iCASSTLE: Imbalanced Classification Algorithm for Semi Supervised Text Learning
Customer Reviews flow in across multiple sources in thousands per day. These reviews could be in the form of a transcribed telephone conversation, an online review or, a survey. We want to extract cases of Product Safety from this huge amount of data. Product Safety issues cover less than 1% of the total reviews which may be as high as 70K per day coming from a singular data source. Manual review of these cases to identify potential product-safety threats poses the risk of missing out on such rare events, which may later back-fire on the industry jeopardizing its reputation and liability. Preventive measures, under such circumstances, are extremely crucial and time-sensitive.
Unlike simple cases of imbalanced binary classification, the challenge here is to gather training data. Available training data consists of very few Reportable cases, pertaining to Product Safety, and no Non-Reportable case. This is an extreme case of PU Classification where the class, for which instances are available, is highly imbalanced. However, every PU algorithm would require a lot of instances of the Positive Class, in our case, Reportables. In real life, instances of such rare events are difficult to come by and hence, obtaining enough training data to run a PU Classification is a luxury. In iCASSTLE, we propose a two-staged classification where Stage I leverages three unique components of text mining to capture a representative training data containing instances of both classes in the right proportions, and Stage II leverages results from Stage I to be fed into a semi-supervised set-up. The final Classification is given by Stage II and a top percentage of Stage I results. Furthermore, Reportables are arranged in order of a metric indicating the degree of Reportability. We applied this to multiple datasets differing in nature of Reportables as well as nature of imbalance. iCASSTLE was able to ensure recall maximisation of all such diverse datasets and therein lies its applicability.
Outline/Structure of the Talk
1. Definition of Rare Events (Probability Space) (1 min)
2. Difference b/w rare events & anomalies (why you shouldn't use anomaly detection for rare event classification) (1-2mins)
3. Introduction to Positive Unlabeled (PU) Learning (2 mins)
4. Problem Formulation - Detecting Product Safety Issues (a rare event) from Customer Reviews (2 mins)
5. iCASSTLE Overview (algorithm overview) (2 mins)
6. Metric Formulation for Stage I + Choice of Stage I parameters (5 mins)
7. Stage I Classification and forming the training data (1 min)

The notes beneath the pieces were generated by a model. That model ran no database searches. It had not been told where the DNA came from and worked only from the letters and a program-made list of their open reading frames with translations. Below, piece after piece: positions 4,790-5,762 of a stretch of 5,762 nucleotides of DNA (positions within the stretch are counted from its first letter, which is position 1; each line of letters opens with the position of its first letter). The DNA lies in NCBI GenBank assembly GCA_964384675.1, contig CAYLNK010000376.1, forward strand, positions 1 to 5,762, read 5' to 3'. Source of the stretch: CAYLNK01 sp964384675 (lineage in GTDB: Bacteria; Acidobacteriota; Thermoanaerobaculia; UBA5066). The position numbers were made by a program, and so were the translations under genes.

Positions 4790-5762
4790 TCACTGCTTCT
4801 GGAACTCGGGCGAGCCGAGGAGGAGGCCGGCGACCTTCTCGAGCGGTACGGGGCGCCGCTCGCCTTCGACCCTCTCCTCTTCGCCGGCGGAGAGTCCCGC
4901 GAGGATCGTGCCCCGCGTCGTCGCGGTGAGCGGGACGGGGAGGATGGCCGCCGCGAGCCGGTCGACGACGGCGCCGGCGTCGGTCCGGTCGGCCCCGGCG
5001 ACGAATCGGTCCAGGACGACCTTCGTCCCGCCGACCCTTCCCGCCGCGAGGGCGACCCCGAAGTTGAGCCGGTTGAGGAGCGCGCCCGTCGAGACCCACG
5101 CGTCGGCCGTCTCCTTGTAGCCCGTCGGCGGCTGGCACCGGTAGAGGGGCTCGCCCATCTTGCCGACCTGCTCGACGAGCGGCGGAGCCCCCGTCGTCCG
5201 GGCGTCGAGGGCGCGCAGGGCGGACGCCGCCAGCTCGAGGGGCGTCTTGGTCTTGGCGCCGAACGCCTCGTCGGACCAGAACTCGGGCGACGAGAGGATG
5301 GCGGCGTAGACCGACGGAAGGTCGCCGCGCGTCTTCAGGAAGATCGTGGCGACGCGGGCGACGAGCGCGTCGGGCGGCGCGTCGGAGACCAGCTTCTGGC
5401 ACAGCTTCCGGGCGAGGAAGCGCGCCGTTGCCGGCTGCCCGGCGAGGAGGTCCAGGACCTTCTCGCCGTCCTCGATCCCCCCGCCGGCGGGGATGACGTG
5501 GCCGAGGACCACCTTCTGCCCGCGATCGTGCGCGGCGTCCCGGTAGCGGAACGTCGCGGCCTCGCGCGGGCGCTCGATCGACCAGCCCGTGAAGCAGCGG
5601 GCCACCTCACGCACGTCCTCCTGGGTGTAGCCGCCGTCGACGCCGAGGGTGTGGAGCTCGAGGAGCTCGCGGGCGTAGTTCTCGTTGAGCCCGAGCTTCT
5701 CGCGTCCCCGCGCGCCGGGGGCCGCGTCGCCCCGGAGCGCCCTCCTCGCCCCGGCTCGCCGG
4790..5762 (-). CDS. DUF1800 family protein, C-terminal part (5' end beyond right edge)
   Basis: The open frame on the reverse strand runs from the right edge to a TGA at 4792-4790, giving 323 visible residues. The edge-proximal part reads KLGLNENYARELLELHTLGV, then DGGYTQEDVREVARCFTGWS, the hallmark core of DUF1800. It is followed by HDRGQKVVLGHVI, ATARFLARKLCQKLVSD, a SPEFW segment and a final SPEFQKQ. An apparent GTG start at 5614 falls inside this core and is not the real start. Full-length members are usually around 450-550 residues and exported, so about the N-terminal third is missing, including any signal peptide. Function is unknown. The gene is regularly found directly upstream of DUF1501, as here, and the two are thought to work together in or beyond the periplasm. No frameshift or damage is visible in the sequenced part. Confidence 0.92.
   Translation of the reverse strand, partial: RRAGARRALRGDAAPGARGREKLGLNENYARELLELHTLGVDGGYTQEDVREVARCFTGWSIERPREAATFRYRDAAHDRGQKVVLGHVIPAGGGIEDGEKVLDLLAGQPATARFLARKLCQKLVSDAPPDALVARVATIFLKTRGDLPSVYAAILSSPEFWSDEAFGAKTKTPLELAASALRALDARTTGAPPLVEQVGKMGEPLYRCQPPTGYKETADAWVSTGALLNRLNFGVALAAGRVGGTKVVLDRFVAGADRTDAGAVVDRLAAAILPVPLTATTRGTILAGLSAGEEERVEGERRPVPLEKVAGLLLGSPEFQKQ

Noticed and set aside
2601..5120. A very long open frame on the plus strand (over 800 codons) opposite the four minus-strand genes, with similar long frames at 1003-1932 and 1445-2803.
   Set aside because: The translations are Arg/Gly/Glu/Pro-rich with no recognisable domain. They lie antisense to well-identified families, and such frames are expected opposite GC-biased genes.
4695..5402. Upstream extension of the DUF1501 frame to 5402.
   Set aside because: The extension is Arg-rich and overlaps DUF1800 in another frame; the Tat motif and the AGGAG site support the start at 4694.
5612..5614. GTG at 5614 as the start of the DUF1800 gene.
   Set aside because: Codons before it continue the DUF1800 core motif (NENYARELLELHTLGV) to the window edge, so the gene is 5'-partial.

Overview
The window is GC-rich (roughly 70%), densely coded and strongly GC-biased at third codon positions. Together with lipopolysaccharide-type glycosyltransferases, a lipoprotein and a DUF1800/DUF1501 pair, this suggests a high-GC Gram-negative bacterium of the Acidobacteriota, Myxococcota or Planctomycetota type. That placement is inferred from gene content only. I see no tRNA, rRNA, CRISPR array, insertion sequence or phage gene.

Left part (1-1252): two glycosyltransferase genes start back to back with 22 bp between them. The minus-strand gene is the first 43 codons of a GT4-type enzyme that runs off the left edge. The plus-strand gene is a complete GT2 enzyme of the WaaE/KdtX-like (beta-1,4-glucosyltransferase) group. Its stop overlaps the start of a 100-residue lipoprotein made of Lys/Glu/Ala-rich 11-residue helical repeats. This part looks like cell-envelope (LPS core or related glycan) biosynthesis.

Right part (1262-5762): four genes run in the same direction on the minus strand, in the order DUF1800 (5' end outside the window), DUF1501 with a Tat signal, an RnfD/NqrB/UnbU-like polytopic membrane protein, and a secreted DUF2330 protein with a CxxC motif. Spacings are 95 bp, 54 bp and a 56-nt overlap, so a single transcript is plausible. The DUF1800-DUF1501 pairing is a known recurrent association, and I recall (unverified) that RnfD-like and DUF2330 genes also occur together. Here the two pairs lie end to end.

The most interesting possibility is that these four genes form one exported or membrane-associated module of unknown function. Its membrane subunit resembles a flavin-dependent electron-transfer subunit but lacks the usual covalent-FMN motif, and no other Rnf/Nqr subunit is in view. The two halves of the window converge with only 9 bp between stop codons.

8. Stage II Classification: why semi-supervised + Entropy Regularized Logistic Regression (5 mins)
9. Comparison of performance with alternate techniques (1 min)
10. Closure (1 min)
In rare event detection, PU Learning has a natural application since one class (the rare class) is usually more important than the other class/classes (the everything-else class). Owing to the positive label hungry nature of PU Classification, we tend to use One Class Classification or, Anomaly Detection techniques instead. While One Class classifiers tend to give good results, using anomaly detection for rare events is wrong at its source (fundamental aspects are different for an anomaly vs a rare event) - this difference is one of the key learnings of the talk.
The market is flooded with Rare Events use cases but supervised algorithms demand a sizeable training set with right induction of imbalance to perform well. Also, we will stress how recall or precision (depending on use case) is a better validation metric than accuracy for rare cases. We will try to move beyond the world of standard deep learning techniques which are forever data hungry and learn how to crack the code when training data is minimal. Can our math look beyond the data provided? Well, it can if we train it to do so.
The talk allows us to build our own PU classifier capable of building its own training data from the unlabeled set using generic attributes available across most use cases. It aims at inspiring professionals to step out of the chains of pre-built packages and learn to experiment with set algorithms. Outside of tuning, can you combine flavours of existing algorithms and create a new one that helps your use case - you can if you put in a little effort to understand the math behind, and trust me, math is fun!
Industry Data Scientist who work with Rare Event Identification/NLP. Professionals interested on how to identify a rare event in the text space in absence of adequate training data
Prerequisites for Attendees
The talk is a somewhat advanced talk and given it is a 20 minute session, the audience will need to be familiar with the concepts of Sentiment Analysis, Text Embedding, Supervised Regression etc. I will discuss Entropy Regularized Logistic Regression in detail (but they need to understand the concept of Entropy beforehand). Other than that, the audience may want to read up a little on standard Positive Unlabeled (PU) Classification techniques (this is not a requisite but if the audience is familiar with PU Classification, they will be able to better appreciate why such PU techniques will fall short for a rare event).